Restaurant Critic: Craig LaBan

Was food always your calling?

No. Although I always enjoyed eating. My mom cooked but it was not a communal activity.  I really didn’t connect with food until my college years. I was a French major in college and lived in France for three years. During my time there I was more involved with the music industry. I did land a job as a translator at La Varenne, a culinary school in France. It started in Paris then I moved with it to Northern Burgundy. I eventually returned to the States and lived in Boston freelance writing about food. I went to journalism school to learn more about the craft of being a good reporter, worked my way up through small papers covering communities, and eventually came back to food writing and restaurant criticism at The Times-Picayune in New Orleans.

Where are you originally from?

I’m from the suburbs of Detroit. I attended University of Michigan. I’m proud of my Michigan roots. In my experiences you move around a lot for journalism.

Since returning to the Inquirer as restaurant critic in ’98 what has been your biggest “surprise” in food breakthrough in Philadelphia? What stuck with you even up to today?

There was no one big surprise. The city and its dining scene happened organically. It’s really stunning and exciting to watch and to be immersed in the scene. In 1998 Stephen Starr opened Buddakan. Then there was the arrival of Marc Vetri, the BYOB’s, Jose Garces, and the gastropub craft beer movement took place. Philadelphia has blossomed into a desirable place for young chefs. They have infused it with a new sophistication. The last couple years we have continued to move forward and it’s growing even faster.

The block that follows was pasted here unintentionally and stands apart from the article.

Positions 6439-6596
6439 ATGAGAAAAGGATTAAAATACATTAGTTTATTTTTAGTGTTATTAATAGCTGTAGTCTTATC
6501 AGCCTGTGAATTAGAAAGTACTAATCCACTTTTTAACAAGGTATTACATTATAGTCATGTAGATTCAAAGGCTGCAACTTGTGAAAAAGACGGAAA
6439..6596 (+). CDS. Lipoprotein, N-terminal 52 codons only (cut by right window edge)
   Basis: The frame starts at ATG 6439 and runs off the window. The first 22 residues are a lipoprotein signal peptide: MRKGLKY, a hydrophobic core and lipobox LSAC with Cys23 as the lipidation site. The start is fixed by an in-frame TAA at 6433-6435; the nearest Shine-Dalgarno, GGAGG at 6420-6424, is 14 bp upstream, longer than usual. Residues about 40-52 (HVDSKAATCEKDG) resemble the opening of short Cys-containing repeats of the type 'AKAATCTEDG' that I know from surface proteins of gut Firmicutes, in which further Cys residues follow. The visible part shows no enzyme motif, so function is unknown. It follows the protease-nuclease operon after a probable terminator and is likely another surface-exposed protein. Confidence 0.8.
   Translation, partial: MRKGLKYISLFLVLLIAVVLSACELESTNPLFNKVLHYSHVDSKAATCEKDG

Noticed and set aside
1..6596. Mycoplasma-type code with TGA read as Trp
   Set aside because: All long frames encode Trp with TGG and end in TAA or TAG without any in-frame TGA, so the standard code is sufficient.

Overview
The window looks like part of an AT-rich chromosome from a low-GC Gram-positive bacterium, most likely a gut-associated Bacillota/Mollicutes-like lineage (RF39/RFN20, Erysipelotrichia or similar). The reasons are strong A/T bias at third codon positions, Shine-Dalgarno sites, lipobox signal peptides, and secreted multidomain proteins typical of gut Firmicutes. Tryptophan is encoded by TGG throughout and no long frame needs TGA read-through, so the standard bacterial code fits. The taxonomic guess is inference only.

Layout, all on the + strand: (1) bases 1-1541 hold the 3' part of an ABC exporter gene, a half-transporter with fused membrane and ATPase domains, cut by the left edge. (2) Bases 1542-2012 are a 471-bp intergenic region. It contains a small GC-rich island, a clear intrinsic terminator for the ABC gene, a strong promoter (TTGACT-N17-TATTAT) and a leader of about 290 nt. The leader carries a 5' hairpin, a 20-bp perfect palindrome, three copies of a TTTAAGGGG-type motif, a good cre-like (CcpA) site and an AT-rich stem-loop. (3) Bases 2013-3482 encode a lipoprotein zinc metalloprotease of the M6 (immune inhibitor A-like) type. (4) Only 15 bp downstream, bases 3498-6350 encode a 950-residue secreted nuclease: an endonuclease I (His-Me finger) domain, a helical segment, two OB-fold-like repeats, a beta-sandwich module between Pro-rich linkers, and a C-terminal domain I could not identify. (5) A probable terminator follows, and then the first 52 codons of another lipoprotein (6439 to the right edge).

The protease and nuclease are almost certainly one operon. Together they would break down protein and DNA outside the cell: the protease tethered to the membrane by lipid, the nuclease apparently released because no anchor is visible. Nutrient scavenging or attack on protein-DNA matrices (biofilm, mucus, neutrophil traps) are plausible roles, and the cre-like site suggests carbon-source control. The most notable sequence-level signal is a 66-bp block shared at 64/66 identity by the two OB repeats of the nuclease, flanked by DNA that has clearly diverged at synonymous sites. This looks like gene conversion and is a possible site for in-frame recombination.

Are you allergic to any food?

Any food critics you looked up to? Read about?

Food critics tend to be very reclusive – so I don’t get many opportunities to gather with colleagues. Among those I admire from afar, though, is Jonathan Gold from the Los Angeles Times. He won a Pulitzer Prize in 2007. He’s a fantastic and witty writer who embodies the spirit of adventure and discovery that is the best part of food writing. He has the ability to dig through the ethnic neighborhoods and find the hidden insider gems. Pete Wells for The New York Times is a real pro. Alan Richmond is a funny writer. Calvin Trillin, the legendary writer for The New Yorker, also the author of “Alice Let’s Eat,” was very influential.

A wish list city you could review?

Tokyo, Japan. I love traveling. Also on my list is Shanghai.

What is your opinion on the Layover episode with Anthony Bourdain in Philadelphia? Was it accurate?

I was actually pleasantly surprised. I don’t watch much food TV because it’s very “fluffy". I thought the Layover episode was smart and accurate. However any 43min show will miss things. The episode showed the diversity of Philadelphia. There was a complete omission of Jose Garces, which was a shame because he has had so much to do with the food scene in Philadelphia. Jose needed to be mentioned and he wasn’t. Overall, though, it was a fun show and captured the pulse and attitude of the city. No cliches.

Any style of restaurant or food you would like to see in Philadelphia? See more of?

Better Thai food. Middle Eastern food is also very lame around here with the exception of Zahav. We can have regional variations on that. Same with Japanese. What would be great to have, but will be very hard to re-create, is to explore more of our own history, to take the old traditions and make new restaurant versions of that.

Favorite night to go out?

There are multiple nights I go out and all for different reasons. But never on a Saturday.